"It was a tough race but a great result in the end for the Lotus - KV team," Sato exclaimed. "It was a difficult start with the tight pack and the slippery track. I needed to be patient, but I did a lot of overtaking today. That was great fun. Overall, it was a great achievement for the whole team, and I want to thank them for everything they have done this weekend. Finally, I want to thank all the fans for their tremendous support."
Sato was the focal point of Saturday's practice and qualifications by the large and enthusiastic group of Japanese race fans at Twin Ring Motegi. The former Formula One driver is one of the most popular racers in Japan because of his blazing speed and exciting style of racing. But Sato's Saturday took a big hit just three laps into the morning practice session when a broken oil line clamp spewed oil onto his tires, sending him into a crash in Turn 1.
His KV Racing crew had to rebuild the damaged race car. They were finished in time for Sato to take a few laps in the final practice session to get the race ready for qualifications.
"There was nothing I could do, but to be able to qualify where I did is really gratifying," Sato said. "The fans have been fantastic here. This is a moment I've been waiting to do in Japan and I've been waiting for three years."
To truly understand how this form of racing is greatly appreciated in countries such as Japan or Brazil, one needs to venture outside of the United States to experience it for themselves. The beautiful Twin Ring Motegi is located in a hilly, rural region of Japan, about three hours from Tokyo. While drivers, team owners and select series officials are able to stay at the track at the Twin Ring Motegi Hotel just past the third turn, crew members, media and other officials stay about an hour away in either Utsunomiya or Mito.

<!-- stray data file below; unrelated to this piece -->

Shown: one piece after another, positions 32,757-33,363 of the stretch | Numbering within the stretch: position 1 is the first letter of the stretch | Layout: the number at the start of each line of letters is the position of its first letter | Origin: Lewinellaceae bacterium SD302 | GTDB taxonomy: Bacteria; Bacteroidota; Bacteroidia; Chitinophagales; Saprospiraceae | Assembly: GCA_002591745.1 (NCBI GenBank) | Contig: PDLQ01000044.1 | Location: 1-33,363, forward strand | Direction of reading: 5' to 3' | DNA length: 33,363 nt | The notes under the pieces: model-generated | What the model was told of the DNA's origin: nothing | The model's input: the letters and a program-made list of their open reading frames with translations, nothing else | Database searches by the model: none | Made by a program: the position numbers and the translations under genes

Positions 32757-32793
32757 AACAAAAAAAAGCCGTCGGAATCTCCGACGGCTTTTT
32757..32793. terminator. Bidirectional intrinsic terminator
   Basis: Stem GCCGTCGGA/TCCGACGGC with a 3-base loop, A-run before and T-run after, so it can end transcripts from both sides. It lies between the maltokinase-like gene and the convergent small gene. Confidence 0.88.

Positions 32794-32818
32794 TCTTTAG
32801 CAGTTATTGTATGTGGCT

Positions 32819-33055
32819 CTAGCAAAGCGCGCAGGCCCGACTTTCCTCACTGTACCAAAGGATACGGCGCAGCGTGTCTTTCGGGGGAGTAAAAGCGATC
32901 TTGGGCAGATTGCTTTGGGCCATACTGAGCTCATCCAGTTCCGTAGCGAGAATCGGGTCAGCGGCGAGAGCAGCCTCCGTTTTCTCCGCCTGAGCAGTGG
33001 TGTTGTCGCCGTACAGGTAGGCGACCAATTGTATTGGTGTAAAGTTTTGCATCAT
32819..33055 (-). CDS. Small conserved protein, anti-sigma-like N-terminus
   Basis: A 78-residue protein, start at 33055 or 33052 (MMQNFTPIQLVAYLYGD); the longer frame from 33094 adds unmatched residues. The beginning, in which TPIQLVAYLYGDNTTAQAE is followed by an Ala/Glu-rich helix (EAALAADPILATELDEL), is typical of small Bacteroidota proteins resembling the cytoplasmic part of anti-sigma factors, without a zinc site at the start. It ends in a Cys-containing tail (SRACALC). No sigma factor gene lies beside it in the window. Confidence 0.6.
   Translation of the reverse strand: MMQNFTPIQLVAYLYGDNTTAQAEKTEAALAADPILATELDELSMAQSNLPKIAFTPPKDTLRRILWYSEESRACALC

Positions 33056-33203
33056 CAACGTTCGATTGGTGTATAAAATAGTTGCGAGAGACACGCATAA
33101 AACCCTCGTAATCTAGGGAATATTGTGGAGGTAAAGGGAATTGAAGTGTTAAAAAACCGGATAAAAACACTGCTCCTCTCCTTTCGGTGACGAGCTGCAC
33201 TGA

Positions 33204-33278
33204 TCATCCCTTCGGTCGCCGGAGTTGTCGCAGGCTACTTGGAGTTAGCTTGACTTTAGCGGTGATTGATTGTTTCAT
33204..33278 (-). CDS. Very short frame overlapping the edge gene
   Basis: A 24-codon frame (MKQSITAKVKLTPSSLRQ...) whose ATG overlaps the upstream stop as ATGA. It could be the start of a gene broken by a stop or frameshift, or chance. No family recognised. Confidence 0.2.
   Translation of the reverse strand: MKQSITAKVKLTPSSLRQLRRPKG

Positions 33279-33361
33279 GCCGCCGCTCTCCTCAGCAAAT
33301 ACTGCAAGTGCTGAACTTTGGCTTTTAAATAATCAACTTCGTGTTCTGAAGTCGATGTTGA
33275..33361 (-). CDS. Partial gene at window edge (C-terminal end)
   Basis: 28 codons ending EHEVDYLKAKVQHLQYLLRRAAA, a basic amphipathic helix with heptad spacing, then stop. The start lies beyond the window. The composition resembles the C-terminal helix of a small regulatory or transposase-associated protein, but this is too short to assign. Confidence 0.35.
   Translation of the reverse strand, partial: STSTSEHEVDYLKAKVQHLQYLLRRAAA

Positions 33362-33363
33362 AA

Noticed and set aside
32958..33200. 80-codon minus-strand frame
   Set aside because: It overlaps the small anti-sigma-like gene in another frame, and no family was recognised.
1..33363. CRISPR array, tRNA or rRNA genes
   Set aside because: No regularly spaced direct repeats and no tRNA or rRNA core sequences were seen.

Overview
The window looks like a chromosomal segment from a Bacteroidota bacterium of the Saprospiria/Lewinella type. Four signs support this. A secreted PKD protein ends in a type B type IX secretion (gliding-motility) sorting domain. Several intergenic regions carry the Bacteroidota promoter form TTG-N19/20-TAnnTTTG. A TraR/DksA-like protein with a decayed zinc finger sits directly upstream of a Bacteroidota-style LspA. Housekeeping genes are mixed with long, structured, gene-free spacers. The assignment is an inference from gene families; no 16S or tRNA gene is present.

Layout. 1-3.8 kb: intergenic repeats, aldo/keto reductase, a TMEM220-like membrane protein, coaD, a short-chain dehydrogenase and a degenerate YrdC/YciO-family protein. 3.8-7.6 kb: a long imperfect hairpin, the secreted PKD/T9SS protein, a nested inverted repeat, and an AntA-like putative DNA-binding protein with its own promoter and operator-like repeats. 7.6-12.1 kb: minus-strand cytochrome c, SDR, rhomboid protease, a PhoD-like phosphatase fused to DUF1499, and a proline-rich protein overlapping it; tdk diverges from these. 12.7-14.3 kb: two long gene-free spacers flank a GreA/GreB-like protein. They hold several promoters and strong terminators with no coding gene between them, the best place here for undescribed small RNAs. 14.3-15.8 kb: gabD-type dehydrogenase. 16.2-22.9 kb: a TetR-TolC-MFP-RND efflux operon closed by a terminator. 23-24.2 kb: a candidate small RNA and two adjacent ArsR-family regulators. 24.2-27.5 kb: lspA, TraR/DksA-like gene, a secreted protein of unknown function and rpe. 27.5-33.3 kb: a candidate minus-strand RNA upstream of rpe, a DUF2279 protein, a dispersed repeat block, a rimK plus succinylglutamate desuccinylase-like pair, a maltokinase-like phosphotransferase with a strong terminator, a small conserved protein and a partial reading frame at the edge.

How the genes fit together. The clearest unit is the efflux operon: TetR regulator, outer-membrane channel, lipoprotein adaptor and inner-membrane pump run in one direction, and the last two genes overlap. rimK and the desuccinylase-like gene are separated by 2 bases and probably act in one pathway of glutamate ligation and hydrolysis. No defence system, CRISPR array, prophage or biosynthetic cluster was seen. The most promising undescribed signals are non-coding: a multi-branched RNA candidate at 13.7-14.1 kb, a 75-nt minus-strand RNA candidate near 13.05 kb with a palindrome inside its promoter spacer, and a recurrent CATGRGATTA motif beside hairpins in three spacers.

After hitting the 5 a.m. bus on Sunday for the long ride to the track, the scene in the early morning hours was impressive as Japanese race fans spent the night sleeping in their cars or on the flatbed of pickup trucks and other vehicles, reminiscent of what NASCAR fans do at Talladega Superspeedway.
As each of the buses pulled onto the property, the Japanese fans all lined up to wave. Many of them may have thought that the drivers of the IndyCar race were on these buses or maybe it was just a way to show their appreciation to IndyCar for bringing this form of racing to their country. No matter the reason, it was a touching display of appreciation that gives a unique perspective on the tone of this culture.
Once inside of the track, the fans were as colorful as any found at a NASCAR race or an NFL game. One man spent the entire weekend wearing one of
My favorite were two adorable Japanese youngsters who ride in the back of a red-and-white wagon painted up like Scott Dixon's Target/Chip Ganassi IndyCar complete with the rear wing.
In the pre-race ceremony, "God Bless the USA" was played while a video on the IndyCar Series was shown. And there is no greater feeling than to hear the United States National Anthem played while standing on foreign soil. It's a spine-tingling feeling that simply doesn't happen when attending most sporting events in the United States because it is an expectation of the event.
A trip to Japan from the United States is one of the most physically grueling ordeals, but to experience this culture and to see how the Japanese love IndyCar are memories that will last a lifetime making this annual trip worth the exhaustion.
"I'm going to kick your ass at Homestead." --
After getting reacquainted with my own bed and taking the weekend off, I'll have the chance to check out NASCAR's Chase for the Championship at Dover on television on Sunday. After a dramatic conclusion to Chase race No. 1, this could be one of the more wild Chases since NASCAR began this format in 2004.